MTU Aero Engines has revealed that it established a dedicated department for additive manufacturing earlier this year, in an effort to increase use of the technology.
The new department, at MTU's Munich headquarters, covers around 30 design engineers, structural mechanics, process specialists and operations scheduling experts, the German engine specialist says.
Chief operating officer Lars Wagner states: "By pulling all activities – from design to technology development and all the way to production – together in one unit, we want to maintain and build our competitive edge." He adds that the further development of additive manufacturing has "top priority" and that the company is pursuing "numerous technology projects" in the field.
Under the EU’s Clean Sky programme, MTU currently works on a process to manufacture a seal carrier through 3D printing, which will include an integral honeycomb structure and is to be installed in high-pressure compressors.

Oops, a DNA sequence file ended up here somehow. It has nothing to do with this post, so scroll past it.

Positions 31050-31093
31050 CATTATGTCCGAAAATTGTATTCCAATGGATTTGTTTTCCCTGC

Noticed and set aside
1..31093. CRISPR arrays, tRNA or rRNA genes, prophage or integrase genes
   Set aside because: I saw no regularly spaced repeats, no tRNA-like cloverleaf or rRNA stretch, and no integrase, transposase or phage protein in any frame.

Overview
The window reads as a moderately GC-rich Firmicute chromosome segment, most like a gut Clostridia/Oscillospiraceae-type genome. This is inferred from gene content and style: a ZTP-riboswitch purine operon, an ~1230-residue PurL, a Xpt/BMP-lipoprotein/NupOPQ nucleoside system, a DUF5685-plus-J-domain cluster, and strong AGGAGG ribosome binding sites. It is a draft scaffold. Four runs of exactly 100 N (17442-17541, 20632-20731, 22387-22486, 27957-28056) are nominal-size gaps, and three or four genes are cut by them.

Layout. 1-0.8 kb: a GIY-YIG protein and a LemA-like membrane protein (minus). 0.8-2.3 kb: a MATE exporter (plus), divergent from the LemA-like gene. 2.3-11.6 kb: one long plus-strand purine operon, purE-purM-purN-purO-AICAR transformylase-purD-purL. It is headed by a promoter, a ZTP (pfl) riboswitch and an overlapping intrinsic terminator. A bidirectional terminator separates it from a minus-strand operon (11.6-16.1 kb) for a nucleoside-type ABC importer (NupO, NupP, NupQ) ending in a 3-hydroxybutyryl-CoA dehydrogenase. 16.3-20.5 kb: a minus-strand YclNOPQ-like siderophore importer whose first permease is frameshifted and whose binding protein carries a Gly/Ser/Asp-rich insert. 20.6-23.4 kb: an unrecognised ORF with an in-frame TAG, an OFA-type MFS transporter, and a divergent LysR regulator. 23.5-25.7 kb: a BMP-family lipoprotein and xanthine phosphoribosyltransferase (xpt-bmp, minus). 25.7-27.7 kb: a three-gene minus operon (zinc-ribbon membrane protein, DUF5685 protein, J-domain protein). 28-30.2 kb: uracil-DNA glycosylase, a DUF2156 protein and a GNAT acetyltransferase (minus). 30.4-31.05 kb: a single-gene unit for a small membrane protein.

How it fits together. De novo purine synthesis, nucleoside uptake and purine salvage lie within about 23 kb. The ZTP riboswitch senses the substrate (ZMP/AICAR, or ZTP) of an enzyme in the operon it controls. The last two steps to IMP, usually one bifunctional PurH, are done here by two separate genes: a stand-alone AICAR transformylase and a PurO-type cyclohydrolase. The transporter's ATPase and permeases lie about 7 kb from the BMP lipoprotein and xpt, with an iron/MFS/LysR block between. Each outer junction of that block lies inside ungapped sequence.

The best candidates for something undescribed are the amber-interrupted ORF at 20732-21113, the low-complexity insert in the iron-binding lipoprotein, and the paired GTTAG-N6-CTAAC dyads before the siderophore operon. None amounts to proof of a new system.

Bearing houses, brackets and struts will be produced through additive manufacturing in the future, says MTU.
The manufacturer foresees that "at least" 15% of entire engines will be produced through 3D printing by 2030.
The company says it employs selective laser melting for additive manufacturing, and produces borescope bosses for Pratt & Whitney's PW1100G geared turbofan – which powers some Airbus A320neo-family jets – through the technology today.
Additive manufacturing enables production of "complex components that are extremely difficult, if not impossible to manufacture using conventional methods", MTU notes. Furthermore, the technology "opens the door to entirely new designs", reduces development and production lead times, and "brings down production costs".